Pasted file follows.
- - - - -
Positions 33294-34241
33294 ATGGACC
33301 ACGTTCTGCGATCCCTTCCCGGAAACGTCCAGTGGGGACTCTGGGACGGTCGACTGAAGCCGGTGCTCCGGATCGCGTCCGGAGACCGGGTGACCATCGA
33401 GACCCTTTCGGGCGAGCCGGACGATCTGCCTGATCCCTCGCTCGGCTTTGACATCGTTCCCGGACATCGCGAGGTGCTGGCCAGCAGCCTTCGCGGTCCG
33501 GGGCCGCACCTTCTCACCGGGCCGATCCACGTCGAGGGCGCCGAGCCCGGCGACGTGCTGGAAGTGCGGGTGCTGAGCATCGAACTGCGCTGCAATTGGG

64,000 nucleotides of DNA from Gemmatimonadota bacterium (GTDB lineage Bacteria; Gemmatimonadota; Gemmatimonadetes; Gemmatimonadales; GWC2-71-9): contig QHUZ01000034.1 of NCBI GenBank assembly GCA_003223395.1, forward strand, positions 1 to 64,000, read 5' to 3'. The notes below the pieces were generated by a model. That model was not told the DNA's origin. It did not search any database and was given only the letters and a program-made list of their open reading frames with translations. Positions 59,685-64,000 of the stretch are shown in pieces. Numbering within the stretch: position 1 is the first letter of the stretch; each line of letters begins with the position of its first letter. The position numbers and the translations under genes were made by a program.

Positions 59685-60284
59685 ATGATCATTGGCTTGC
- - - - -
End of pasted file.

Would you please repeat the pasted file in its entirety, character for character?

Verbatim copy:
Positions 33294-34241
33294 ATGGACC
33301 ACGTTCTGCGATCCCTTCCCGGAAACGTCCAGTGGGGACTCTGGGACGGTCGACTGAAGCCGGTGCTCCGGATCGCGTCCGGAGACCGGGTGACCATCGA
33401 GACCCTTTCGGGCGAGCCGGACGATCTGCCTGATCCCTCGCTCGGCTTTGACATCGTTCCCGGACATCGCGAGGTGCTGGCCAGCAGCCTTCGCGGTCCG
33501 GGGCCGCACCTTCTCACCGGGCCGATCCACGTCGAGGGCGCCGAGCCCGGCGACGTGCTGGAAGTGCGGGTGCTGAGCATCGAACTGCGCTGCAATTGGG

64,000 nucleotides of DNA from Gemmatimonadota bacterium (GTDB lineage Bacteria; Gemmatimonadota; Gemmatimonadetes; Gemmatimonadales; GWC2-71-9): contig QHUZ01000034.1 of NCBI GenBank assembly GCA_003223395.1, forward strand, positions 1 to 64,000, read 5' to 3'. The notes below the pieces were generated by a model. That model was not told the DNA's origin. It did not search any database and was given only the letters and a program-made list of their open reading frames with translations. Positions 59,685-64,000 of the stretch are shown in pieces. Numbering within the stretch: position 1 is the first letter of the stretch; each line of letters begins with the position of its first letter. The position numbers and the translations under genes were made by a program.

Positions 59685-60284
59685 ATGATCATTGGCTTGC